Pale Waves is one of our 10 artists to fall in love with this spring.
Pale Waves sounds like Taylor Swift wishes and looks like peak My Chemical Romance. The British four-piece’s soaring ’80s melodies wrap themselves around you like a vine, all jangly riffs and cinematic, reverb-soaked synths. Beneath the melancholic sweep of their music, Heather Baron-Gracie’s lyrics are a raw, emotional see-saw. “I think you’re so kind,” she sings on "New Year’s Eve", Pale Waves’s most striking single so far. “And all I give you is such a terrible time … And I fucked it.”
The combination of Pale Waves’s pop sensibility and faithful mall-goth aesthetic has struck a chord with the kind of young people who are eager to express a sense of self but reluctant to be put in a single box. That connection is also fueled by Heather’s headstrong nonchalance. “I don’t really give a fuck about what people have to say,” she says. “I’ve seen a lot of girls be encouraged by me and Ciara just wearing whatever we want.”
It’s a bleary January morning, and Heather is cross-legged on a sofa in the kitchen of Pale Waves’s compact south London studio. Her jet-black hair is wet because, she says blithely, she woke up “like, 10 minutes ago.” The rest of the band — drummer and producer Ciara Doran, bassist Charlie Wood, and guitarist Hugo Silvani — are in an adjacent room, warming up for a recording session for their first full-length album, which Heather says will come out later this year.
The band formed when Heather and Ciara, who both hail from small northern England towns, met at university in Manchester in 2014. A few years before that, a childhood back injury had forced Heather to take time off high school, nearly derailing her education. “I’ve never clicked with anyone the way I did with Ciara,” Heather says. “We’re complete opposites: I’m a hothead, and she’s very calm and collected. We balance each other out.” Heather says Ciara was the one who actually pushed Pale Waves into existence. “I was like, ‘No, I don’t want to do a band. I was doing my own thing, writing really sad songs on acoustic guitar.” But Ciara, in her cool, reassuring way, encouraged her friend to branch out. They met Hugo Silvani and Charlie Wood in 2015, and, before releasing anything, spent two years honing their sound with dedicated practice sessions in the basement of the Manchester indie venue Night & Day Cafe.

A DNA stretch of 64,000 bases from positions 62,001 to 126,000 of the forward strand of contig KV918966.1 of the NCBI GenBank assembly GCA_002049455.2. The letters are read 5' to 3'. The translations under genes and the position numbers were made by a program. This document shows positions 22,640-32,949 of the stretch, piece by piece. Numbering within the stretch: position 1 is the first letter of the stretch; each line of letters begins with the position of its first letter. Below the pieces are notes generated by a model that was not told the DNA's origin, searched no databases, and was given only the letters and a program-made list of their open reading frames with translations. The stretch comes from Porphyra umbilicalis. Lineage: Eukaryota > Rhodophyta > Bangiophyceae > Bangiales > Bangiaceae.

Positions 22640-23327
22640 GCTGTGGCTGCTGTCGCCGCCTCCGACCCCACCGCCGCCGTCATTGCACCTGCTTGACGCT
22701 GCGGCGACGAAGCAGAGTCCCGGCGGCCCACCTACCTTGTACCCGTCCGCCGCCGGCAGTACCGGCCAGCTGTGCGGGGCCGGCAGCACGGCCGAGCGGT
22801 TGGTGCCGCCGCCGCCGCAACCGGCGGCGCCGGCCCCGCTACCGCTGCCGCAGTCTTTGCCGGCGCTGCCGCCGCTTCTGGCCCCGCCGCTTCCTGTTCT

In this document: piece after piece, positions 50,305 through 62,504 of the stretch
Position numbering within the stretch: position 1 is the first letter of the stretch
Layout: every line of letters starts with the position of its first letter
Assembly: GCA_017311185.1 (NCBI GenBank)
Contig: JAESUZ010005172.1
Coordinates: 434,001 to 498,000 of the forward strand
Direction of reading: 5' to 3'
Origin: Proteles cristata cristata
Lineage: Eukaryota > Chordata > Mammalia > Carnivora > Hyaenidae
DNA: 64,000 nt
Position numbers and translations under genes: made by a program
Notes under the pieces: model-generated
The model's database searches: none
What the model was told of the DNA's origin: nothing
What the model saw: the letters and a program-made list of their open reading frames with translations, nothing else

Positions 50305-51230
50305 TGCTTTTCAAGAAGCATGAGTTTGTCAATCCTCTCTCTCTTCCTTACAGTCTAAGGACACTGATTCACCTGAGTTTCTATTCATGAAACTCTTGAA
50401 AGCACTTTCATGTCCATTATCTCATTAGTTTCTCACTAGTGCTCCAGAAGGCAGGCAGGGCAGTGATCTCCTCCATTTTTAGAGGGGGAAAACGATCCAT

Early on, Pale Waves got a boost from The 1975, their labelmates on the London-based imprint Dirty Hit. Their frontman, Matty Healy, co-produced their first two singles with Ciara, and Pale Waves opened up for the band on tour — including two nights at Madison Square Garden. As singers, Healy and Baron-Gracie do share a certain hiccupping vocal quality. But there has been a condescending tone to some comparisons made between the two bands. When I mention one live review, Heather says, “Isn’t it the one where she’s like, ‘Oh, they find it hard to get out of The 1975’s shadow?’ Bitch. I was like, Fuck that, I’m not reading it. We’re not the little sisters of them. We’re just friends that are in bands.”
“I don’t really give a fuck about what people have to say.” — Heather Baron-Gracie
Even so, Heather is uneasily learning to accept the reality of more eyes being on Pale Waves. “I started writing music because I didn’t want to be honest in conversation, but little did I know,” she says, laughing and gesturing toward the small device I’m using to record our conversation. “I’m not a very social person. Through college and high school I only connected with a handful of friends. I’d just go off and do my own thing, usually in the music room. I don’t like really busy social situations — it makes me really on edge.”
On Pale Waves’s debut album, Heather confidently channels those personal insecurities into her lyrics for the first time. “The 11-year-old me, stuck in a bed, would never have thought I’d be traveling round the world playing sold-out shows and bouncing around on stage,” she says, as the sound of Doran’s rolling drums bleeds through the door. “What I’m doing now is unbelievable.”